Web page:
J: I can only pick one? You’re killing me. Ice cream is one of my favorite things ever. I worked in a gourmet ice cream shop in college. It was awesome. If I HAD to pick, a really high quality French vanilla. You can tell a lot about a brand of ice cream by their vanilla.

Cookies... I make white chocolate chip cookies that are killer. But normally I go for brownies over cookies.

Food I can’t live without would be cheese. I love cheese in just about any form. I was a vegan for a while in high school and I have NO idea how I lived without it.

G: And, last question. How would you fill in this blank? If I see _____ in one more YA novel, I will scream.

J: A girl who insists she never wants to fall in love or get married or have kids, then falls in love, gets married and has kids at the end of the series.

I’m happily married and I love my kids and while that wasn’t really on my radar in high school, I wasn’t vehemently opposed to the idea. Now it seems that’s the new way to make your character strong and independent. If that’s how she feels, fine. I’m good with that. But if you’re just going to have her change her mind at the end, just don’t.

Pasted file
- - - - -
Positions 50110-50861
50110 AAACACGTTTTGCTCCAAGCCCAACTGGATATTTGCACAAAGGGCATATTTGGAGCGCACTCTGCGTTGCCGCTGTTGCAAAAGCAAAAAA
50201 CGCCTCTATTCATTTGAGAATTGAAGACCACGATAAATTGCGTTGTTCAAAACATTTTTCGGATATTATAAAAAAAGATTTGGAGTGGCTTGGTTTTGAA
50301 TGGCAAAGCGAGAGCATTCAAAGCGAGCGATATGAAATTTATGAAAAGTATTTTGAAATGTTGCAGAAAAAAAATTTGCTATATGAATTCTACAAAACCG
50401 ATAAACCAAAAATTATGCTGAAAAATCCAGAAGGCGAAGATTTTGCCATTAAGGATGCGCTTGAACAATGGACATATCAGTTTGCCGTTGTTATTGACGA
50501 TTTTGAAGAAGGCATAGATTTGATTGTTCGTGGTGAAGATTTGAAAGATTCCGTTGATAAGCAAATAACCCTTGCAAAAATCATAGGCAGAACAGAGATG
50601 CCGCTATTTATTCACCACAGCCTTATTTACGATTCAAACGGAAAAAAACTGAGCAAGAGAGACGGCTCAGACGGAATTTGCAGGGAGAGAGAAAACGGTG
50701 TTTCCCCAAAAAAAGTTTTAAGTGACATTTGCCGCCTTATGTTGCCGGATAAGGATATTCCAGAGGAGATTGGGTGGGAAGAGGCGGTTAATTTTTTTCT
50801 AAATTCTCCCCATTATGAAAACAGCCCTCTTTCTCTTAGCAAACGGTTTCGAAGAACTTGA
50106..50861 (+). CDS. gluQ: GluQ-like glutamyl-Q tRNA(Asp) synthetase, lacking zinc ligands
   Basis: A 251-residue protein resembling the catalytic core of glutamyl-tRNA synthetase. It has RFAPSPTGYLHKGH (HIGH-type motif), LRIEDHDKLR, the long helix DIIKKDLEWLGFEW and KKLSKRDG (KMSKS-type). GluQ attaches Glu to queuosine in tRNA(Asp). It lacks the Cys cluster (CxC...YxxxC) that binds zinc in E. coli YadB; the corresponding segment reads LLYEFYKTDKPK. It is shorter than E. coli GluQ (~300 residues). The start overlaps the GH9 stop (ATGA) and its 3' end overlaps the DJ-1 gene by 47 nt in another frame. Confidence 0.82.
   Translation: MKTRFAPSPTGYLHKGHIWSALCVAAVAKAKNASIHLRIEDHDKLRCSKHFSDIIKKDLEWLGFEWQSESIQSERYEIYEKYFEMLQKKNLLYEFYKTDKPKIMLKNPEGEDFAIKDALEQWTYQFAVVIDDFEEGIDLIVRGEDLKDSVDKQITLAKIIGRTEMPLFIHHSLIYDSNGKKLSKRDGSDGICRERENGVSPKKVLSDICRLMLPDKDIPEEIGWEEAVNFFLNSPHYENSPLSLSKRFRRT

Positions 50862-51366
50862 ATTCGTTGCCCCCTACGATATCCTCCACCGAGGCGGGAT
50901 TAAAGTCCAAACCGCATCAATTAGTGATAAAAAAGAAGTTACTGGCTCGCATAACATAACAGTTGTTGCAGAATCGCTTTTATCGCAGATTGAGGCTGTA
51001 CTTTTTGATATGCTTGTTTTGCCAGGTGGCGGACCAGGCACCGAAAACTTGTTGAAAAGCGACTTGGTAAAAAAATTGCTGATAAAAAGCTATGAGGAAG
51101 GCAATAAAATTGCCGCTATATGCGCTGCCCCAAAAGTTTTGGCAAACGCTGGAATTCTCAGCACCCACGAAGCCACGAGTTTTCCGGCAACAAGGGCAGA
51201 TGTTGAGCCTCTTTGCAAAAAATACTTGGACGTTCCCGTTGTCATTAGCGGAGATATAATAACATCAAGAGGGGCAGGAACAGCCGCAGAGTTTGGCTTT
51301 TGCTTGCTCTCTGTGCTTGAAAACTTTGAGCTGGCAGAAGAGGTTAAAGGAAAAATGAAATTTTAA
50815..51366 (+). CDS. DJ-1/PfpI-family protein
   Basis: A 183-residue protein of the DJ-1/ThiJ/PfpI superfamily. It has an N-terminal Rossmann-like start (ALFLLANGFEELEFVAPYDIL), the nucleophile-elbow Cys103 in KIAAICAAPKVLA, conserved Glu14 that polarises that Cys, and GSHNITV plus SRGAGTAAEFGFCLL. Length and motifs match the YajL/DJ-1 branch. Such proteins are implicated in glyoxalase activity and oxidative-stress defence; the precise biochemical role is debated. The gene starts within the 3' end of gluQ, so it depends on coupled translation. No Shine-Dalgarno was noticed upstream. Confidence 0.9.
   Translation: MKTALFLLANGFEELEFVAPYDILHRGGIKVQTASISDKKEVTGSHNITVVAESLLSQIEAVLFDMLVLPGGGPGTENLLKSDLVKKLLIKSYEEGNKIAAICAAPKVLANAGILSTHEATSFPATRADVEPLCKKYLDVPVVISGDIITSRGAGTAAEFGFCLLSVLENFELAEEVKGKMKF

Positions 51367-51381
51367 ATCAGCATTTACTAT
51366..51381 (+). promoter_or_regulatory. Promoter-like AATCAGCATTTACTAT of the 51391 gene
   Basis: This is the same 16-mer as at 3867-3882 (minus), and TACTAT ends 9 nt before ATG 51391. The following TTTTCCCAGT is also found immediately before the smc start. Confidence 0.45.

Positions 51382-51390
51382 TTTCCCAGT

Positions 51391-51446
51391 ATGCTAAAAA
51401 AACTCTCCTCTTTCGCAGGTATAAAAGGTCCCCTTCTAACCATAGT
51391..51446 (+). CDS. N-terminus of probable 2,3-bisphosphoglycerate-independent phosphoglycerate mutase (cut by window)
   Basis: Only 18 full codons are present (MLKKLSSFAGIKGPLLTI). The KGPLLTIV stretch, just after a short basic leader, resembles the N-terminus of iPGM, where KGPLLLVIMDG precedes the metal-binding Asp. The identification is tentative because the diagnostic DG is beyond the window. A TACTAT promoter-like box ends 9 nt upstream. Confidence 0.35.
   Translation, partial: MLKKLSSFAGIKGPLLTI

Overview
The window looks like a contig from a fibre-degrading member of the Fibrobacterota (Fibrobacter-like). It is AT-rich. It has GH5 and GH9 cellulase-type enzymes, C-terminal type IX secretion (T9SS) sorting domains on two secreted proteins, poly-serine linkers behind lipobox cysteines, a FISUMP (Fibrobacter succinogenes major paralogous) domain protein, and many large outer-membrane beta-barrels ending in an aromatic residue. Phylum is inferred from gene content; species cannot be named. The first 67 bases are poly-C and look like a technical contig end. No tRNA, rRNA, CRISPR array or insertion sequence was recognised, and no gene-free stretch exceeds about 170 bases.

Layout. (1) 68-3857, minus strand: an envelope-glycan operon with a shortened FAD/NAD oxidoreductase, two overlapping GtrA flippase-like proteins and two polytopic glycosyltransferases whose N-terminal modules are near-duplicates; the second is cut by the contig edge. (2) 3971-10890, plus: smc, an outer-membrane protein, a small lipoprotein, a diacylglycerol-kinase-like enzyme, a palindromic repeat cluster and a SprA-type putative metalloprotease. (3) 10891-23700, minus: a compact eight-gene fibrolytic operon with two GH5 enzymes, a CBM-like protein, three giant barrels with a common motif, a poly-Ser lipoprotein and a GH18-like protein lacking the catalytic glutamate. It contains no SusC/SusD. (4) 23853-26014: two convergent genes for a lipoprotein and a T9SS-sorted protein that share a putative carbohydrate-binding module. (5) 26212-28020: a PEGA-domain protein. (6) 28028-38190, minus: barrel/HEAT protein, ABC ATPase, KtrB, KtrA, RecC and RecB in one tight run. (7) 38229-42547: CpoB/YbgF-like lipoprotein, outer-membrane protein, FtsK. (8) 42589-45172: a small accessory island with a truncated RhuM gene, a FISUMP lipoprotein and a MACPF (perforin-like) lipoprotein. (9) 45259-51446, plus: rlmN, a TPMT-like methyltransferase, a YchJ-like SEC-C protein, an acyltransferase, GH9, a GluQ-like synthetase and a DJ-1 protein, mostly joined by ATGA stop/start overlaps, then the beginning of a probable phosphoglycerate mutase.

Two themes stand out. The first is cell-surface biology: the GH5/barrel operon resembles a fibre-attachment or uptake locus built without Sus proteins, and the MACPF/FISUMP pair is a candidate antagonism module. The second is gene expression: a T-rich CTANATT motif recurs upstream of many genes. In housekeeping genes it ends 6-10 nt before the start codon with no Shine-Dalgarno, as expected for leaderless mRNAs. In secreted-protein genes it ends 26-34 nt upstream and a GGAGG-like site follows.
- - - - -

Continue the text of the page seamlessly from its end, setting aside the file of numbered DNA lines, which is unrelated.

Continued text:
Thanks Jenny! Best of luck with your new projects and we hope you'll come back and share your success story when you bowl over your Dream Agent!


  1. That's why I love contemp stories. The writer can't rely on "extras" to make the story exciting. It has to be exciting without them.

    Great advice about starting your next novel while querying. Though that usually means I get so wrapped up in the new WIP, I forget to query the previous book. Oops!

  2. Great interview! I started a new manuscript recently and want to writer a fast draft, so I will check out Jenny's blog posts on her experience. I'm always impressed by writers who can finish a first draft in a month. :)